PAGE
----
Last week we touched on the notion of ambition: how a little can encourage good work but too much can lead to bad choices. This week, we take a critical look at lying and cheating by examining the forces (systems, pressures, incentives) that would lead a person to cheat in sport at both the professional and hobbyjogger (aka Boston Qualifying/not-paid-to-be-here) level, and wonder if that's much different from a time little Coach Sarah lied to her parents about swim practice.
To be clear, we are not condoning cheating. Like top colleges, the highest levels of sport are full of people who absolutely deserve to be there. In this podcast we postulate that cheating is not going to end unless we look at why a good person would make a seemingly bad choice.
Cheating is defined as: "to act dishonestly or unfairly in order to gain an advantage, especially in a game or examination."
Coach MK and Coach Sarah take a high-level look at pop culture, aka “current history/history in the making” then seeing how our responses to these stories tell us how we view and judge ourselves and how THAT, frequently warped lens, focuses on our goals, our bodies, our expectations...and for most of our runners, all of that is visible in our approach to running.
The duo discuss the relevance and importance of their generational wordview (Sarah is a Millennial, MK iwebster.com/words-at-play/words-were-watching-xennial">s a Xennial or something? she isn't quite sure) and how the world changes but the worldview doesn't.
They move on to the New Season of Queer Eye Season 4, where Jonathan Van Ness goes back to his high school to give his music teacher Kathi Dooley a makeover. MK hails from a family of teachers, and is THRILLED that this show deftly and cleanly demonstrates how the job most Baby Boomer and Gen X teachers signed up for isn't the job they are expected to perform today.
This leads to the importance of the arts in general, and how both ladies tie their critical thinking ability to their liberal arts education while realizing that hiring managers may not appreciate what a liberal arts major brings to to a corporate environment anymore. The pressure to major in anything BUT liberal arts is very very real, and the pressure mounts as the cost of education continues to rise, seemingly unabated.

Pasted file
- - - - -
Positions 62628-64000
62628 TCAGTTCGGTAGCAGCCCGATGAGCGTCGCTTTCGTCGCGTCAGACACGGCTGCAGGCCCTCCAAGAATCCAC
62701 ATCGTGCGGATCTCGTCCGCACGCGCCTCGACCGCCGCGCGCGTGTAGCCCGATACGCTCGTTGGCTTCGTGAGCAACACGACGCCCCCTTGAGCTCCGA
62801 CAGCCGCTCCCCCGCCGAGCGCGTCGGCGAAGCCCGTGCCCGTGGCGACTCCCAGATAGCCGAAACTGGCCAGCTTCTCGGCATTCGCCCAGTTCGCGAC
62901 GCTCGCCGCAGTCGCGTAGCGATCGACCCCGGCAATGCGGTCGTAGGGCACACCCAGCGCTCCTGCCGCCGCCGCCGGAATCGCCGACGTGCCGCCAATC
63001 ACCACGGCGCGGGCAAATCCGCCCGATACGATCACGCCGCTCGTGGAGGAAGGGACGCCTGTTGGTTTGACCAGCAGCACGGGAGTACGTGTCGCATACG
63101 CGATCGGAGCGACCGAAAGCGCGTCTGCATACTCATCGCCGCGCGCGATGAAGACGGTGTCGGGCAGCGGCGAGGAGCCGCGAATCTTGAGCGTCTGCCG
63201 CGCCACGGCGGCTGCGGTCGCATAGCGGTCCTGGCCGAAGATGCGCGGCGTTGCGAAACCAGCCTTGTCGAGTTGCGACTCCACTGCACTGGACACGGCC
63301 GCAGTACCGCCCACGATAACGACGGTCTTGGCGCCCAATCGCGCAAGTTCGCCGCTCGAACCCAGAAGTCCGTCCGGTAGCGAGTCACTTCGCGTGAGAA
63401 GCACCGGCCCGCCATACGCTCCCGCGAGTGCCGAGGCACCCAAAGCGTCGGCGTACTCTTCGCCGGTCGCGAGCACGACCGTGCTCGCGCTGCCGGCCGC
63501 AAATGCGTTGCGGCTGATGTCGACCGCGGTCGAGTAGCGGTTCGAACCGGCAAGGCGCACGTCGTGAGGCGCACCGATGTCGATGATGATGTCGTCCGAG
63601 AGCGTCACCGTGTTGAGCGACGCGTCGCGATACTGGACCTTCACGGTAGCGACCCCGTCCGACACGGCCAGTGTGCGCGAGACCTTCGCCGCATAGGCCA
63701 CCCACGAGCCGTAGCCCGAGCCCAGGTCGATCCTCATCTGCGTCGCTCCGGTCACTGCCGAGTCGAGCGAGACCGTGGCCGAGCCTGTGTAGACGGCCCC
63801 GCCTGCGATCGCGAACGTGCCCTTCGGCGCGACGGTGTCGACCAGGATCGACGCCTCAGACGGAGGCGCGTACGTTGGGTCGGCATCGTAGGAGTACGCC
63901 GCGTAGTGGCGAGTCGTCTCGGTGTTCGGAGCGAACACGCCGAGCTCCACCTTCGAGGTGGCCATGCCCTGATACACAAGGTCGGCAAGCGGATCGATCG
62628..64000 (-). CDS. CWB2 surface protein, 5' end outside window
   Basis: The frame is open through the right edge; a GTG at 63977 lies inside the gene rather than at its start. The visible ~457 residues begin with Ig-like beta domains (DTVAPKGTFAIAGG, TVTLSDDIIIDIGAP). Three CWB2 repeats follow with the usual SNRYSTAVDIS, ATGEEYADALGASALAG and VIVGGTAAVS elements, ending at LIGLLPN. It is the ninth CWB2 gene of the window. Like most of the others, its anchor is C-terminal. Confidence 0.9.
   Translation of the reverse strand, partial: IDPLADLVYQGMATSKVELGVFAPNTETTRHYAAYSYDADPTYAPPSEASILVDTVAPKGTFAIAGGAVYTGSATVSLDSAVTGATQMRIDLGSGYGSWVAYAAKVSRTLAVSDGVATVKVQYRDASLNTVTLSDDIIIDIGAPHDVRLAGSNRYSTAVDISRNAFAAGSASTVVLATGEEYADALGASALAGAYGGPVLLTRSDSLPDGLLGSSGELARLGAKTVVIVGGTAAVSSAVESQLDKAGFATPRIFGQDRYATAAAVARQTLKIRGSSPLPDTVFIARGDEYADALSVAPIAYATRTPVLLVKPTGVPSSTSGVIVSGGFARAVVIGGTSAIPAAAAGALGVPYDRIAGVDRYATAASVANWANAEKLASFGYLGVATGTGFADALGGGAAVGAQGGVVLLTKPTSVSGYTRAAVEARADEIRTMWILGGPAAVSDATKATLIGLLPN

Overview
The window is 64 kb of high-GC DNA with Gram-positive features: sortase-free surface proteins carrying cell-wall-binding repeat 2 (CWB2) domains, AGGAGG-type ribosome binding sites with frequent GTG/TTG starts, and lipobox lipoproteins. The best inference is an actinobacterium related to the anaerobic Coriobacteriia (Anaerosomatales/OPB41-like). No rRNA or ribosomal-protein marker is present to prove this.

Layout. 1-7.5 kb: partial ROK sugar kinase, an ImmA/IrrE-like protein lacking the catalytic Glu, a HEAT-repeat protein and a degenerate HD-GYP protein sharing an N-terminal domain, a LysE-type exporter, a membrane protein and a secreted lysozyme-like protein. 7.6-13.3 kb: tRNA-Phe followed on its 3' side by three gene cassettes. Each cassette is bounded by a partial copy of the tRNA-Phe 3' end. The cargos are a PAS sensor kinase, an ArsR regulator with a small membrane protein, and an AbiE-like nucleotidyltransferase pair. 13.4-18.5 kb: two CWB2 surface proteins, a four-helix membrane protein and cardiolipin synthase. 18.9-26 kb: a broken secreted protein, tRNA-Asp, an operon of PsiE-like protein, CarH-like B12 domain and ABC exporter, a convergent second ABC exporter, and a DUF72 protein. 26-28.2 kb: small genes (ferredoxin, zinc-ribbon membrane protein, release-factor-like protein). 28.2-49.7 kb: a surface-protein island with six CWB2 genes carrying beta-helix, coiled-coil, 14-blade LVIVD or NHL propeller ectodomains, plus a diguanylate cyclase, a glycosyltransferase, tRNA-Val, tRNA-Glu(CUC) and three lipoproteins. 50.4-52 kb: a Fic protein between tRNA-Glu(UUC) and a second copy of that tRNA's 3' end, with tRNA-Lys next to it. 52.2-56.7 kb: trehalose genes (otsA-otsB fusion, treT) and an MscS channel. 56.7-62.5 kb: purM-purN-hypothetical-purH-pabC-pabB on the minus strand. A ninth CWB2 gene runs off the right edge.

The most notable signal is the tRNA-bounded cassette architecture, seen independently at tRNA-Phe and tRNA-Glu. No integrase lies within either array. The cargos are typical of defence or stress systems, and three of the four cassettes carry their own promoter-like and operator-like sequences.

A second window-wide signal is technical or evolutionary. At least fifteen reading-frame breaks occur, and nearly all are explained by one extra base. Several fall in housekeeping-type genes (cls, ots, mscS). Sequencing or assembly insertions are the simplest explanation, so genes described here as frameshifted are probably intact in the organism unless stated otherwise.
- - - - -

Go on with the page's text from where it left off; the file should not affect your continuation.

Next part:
After some very cool tangents about Coach Sarah's Harry Potter-sounding college experience at Middlebury (WHAT IS YOUR LIFE COACH SARAH?!?!?) and how pressure to perform broke Coach MK, the duo acknowledge how pressures to perform have increased and students feel they don't have room to learn from failure AND be admitted to top universities anymore. The population is growing but college classes aren't, which means the competition is stiffer than ever...and the incentives to get an advantage any way possible, are rising. When the stakes are high you can bet that cheating is, too. What's a teacher to do?
In this conversation, the conclusion is the point as they circle back to look at what cheating is and what the word means when discussing a professional athlete, the holes drug-testing-ineffective-aoc-20130301-2faph.html">in the systems ama.org/sites/default/files/resources/files/2013-05-12-Lack-of-effectiveness-of-testing-WG-Report-Final.pdf">that monitor cheating globally, and how the same types of actions are occurring at the hobbyjogger level as the governing bodies struggle to determine how to sniff out and manage doping in super-master categories and why a runner would even consider it or believe that they are not doing anything wrong.
I can only read one link, which one do I pick?
This is a close second: https://www.outsideonline.com/2298566/how-catch-blood-doping-marathoner
This is older, 2009, but even more relevant today: https://www.nytimes.com/2009/08/19/us/19athletes.html
During that podcast, you said to follow WHO on Twitter?